“As you drive along Frelinghuysen Avenue, you see loads and loads of older industrial establishments that have been retrofitted and are in different uses today, but you don’t see a building that’s a new contemporary warehouse, manufacturing space,” he said.
The reason is simple: As land values escalated, it became far less cost-efficient to tear down and start again. Retrofitting the building and finding a tenant was the much smarter play economically, he said.
That might be changing a bit.
This morning, Berson’s Fidelco Realty Group, along with Elberon Development Group and FreezPak Logistics, announced a groundbreaking for a 140,000-square-foot, state-of-the-art freezer warehouse facility on the Elizabeth/Newark border.
The project will be located at the corner of Newark Avenue and Virginia Street — on a parcel that has been vacant since dye and pigment manufacturer Magruder Color moved out in 2006.
Both Newark Mayor Ras Baraka and Elizabeth Mayor Chris Bollwage were thrilled to see the announcement of a facility that will bring approximately 50 jobs. It is expected to open in the fall of 2021.
“Newark’s strategic position as a transportation hub, combined with our available land for commercial development has made us a center for state-of-the-art warehousing and the jobs it creates,” Baraka said. “Once again, Fidelco has recognized the opportunity for economic growth that Newark offers and has acted to help us collectively move Newark forward.”
Allison Ladd, who serves as deputy mayor in Newark and the director of economic and housing development, said the project will be a big boost for the area.
“Fidelco and FreezPak have made a wise choice for themselves, while also strengthening an area where Newark is seeking to accelerate development,” she said.
Bollwage hopes the property helps firmly establish Elizabeth as the place for freezer warehouse around the port. He feels its location makes Elizabeth an ideal spot for this niche market. And he said he’s been encouraging Dave Gibbons, the president of Elberon, which has been the top developer in the city for generations, to make this is a priority.
“We’ve been working with Elberon on the idea that we need to develop more of a freezer-type warehouse business here in our city because of the access to the port,” Bollwage told ROI-NJ. “More and more goods were coming in, and the necessity of some type of freezer warehouses was going to be important to the future growth to the warehouse industry.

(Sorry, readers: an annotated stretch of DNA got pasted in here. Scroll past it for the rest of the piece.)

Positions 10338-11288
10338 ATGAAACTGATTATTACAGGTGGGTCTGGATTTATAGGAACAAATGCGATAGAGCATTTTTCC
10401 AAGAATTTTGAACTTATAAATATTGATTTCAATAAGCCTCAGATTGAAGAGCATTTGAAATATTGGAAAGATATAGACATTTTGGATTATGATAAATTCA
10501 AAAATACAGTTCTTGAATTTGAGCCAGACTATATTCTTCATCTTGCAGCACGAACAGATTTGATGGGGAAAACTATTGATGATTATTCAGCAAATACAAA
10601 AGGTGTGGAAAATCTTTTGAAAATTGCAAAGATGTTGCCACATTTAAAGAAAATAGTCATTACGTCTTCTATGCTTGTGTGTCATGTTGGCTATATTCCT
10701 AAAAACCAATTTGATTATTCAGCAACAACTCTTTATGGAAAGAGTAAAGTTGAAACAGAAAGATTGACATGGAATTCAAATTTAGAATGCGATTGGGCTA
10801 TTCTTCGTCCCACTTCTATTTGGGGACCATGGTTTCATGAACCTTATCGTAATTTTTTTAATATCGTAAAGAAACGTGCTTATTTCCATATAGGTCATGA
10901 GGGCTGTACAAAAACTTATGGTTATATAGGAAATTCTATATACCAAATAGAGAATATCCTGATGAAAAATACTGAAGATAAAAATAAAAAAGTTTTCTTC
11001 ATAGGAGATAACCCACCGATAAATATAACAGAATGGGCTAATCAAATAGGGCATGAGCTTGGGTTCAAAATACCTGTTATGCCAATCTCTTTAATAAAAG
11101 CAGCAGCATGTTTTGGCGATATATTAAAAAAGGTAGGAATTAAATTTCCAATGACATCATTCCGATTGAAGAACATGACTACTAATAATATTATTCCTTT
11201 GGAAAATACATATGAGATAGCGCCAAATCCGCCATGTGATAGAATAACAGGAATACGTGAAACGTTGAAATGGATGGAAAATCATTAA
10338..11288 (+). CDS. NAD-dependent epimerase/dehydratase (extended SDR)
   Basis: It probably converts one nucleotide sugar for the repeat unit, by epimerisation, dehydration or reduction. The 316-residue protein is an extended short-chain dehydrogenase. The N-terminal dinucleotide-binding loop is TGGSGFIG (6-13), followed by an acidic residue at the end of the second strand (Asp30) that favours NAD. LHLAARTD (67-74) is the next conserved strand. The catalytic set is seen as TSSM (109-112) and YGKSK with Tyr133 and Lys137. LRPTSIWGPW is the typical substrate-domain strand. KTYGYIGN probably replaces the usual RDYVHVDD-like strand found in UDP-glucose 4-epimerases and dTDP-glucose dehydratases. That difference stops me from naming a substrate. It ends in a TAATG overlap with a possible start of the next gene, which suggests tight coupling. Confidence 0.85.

“Elberon has followed through on that, not only with this lease, but two other previous leases with different firms.”
Gibbons said these building could lead to more in the area.
“We believe this project will help revitalize an area that has been stagnant for many years, and perhaps serve as a catalyst for further redevelopment,” he said.
Of course, a lot of that depends on finding land, which is not easy.
Bollwage has high hopes. And he hopes Elizabeth is in position to benefit from the inevitable need for space for vaccines for COVID-19 or other illnesses.
“One of the things I’ve talked with David about it is whether there is any way we can get a warehouse with minus 60 degrees and be in a position to store vials of an eventual vaccine,” he said. “That’s something to be discussed.
“Retrofitting a place that can do this, bodes well for the future, especially in these difficult times with a pandemic. That’s not to say that this place is going to be able to do it. I’m just saying that that’s the vision that’s being created. By having freezer warehouses, you can move into more directions.”
Of course, tax abatements played a part in the project, too. Bollwage said they are necessary for this project — and future projects. But he views them as a win-win, too.
“The tax abatement makes it attractive for not only the developer, but the tenants, in order to make sure that the project is long-term viable,” he said. “The tax abatement is structured where it increases over the years, as opposed to paying a lot of the taxes up front.
“The city will get more and more in Year 10 and Year 20. And the reason that benefits a city is because it affords the developer and the tenant time to establish their business and grow, but it also gives the city tax revenue on what has been a vacant parcel for many years. It also does not unburden the city, because we’ll get more and more revenue in the years to come.”
The location of the FreezPak warehouse is intriguing to Bollwage, too.
“It’s a brownfield,” he said. “So, whenever we have a chance to generate economic development on a Brownfield, not only does it enhance the health of your community, it also enhances the economic viability of your community.
“Here in the city of Elizabeth, that parcel has been vacant and unused for many years. It sits at the edge of the city, right next to what will eventually be a 632-unit multiuse development with residential and retail.
“So, this will provide some jobs for residents, as well as an aesthetic, pleasing option next to what eventually will become a nice retail project.”
Berson said development always comes down to making the dollars work. Right now, they do. Berson said he welcomes the ability to bring industrial back to the area.
“It’s extremely exciting to see some movement in the industrial area,” he said. “We’ve seen people come in and then taken over buildings and committed to the Newark area, but we haven’t seen new industrial buildings going up in this area.
“One of the reasons is that the people who owned the buildings wanted too much for the buildings to be able to demolish them and then rebuild.”
That’s changing, Berson said.
“As this industrial boom has taken off in the last number of years, we’re seeing land values go up,” he said. “The land is worth more without the old building on it than it is with the building on it, because there’s the potential for much higher rents than ever before in the industrial market. This is an example of that.”